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Russia-China Gas Deal

22 May 2014

Russia and China signed a long-awaited gas supply agreement in Shanghai on 21 May. With Presidents Putin and Xi looking on, the heads of Gazprom and the CNPC signed a deal that will see Russia supply 38 billion cubic metres (bcm) of gas to China each year after 2020 for 30 years under a contract valued in excess of $400 billion.

It is the biggest contract in Russian history and with Russia facing economic sanctions by the West there was a clear political element to the deal which has been ten years in the making. 

The talks had always stalled on the price and although no details of pricing were revealed it is likely that China struck a hard bargain, taking advantage of Russia’s diplomatic isolation, its own gas finds in Sichuan and the booming LNG market. China has also started importing gas from Turkmenistan and Myanmar. Most analysts think that China will be paying much less than Europe pays for Russian gas. Both sides will be involved in the infrastructure developments in their respective territories.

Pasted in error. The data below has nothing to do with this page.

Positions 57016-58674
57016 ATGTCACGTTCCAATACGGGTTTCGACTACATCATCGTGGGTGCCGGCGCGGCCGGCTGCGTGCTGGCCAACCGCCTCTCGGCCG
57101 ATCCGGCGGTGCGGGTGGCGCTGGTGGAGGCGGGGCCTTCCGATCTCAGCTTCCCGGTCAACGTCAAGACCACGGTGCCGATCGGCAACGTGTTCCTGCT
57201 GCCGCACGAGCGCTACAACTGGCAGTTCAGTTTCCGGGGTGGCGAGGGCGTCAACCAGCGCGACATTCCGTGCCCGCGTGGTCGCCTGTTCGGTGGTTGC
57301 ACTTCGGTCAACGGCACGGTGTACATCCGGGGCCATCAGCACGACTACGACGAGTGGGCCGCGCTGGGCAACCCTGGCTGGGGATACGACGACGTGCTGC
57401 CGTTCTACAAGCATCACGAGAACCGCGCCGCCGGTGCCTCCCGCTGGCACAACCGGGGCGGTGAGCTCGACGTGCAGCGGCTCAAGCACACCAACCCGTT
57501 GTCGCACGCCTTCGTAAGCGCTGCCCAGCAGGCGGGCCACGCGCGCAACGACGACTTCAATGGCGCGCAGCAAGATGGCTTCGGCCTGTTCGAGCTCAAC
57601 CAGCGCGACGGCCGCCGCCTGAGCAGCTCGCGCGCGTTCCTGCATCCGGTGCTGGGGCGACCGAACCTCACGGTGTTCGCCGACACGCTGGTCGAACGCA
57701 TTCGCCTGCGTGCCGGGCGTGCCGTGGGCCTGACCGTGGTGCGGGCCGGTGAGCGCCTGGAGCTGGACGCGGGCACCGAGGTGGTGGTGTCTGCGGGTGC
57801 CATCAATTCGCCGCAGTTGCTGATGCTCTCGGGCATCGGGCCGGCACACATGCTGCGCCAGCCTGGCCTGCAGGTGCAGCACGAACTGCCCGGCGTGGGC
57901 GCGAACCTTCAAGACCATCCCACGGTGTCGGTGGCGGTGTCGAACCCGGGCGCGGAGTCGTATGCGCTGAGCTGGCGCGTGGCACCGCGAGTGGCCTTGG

President Putin said that the price was satisfactory for both sides. But he was probably more pleased at the prospects for closer Russian-Chinese cooperation in other areas, both economic and political. China is Russia's largest single trading partner, with bilateral trade flows of $90bn in 2013. Moscow and Beijing aim to reach $200bn in the next decade.

In recent years both countries have developed ‘an axis of convenience’ whereby they have supported each other in international affairs. Most recently China has taken a neutral if not pro-Russian position on Crimea and Ukraine. This trend is likely to continue although there is also the potential for rivalry in seeking influence in Central Asia.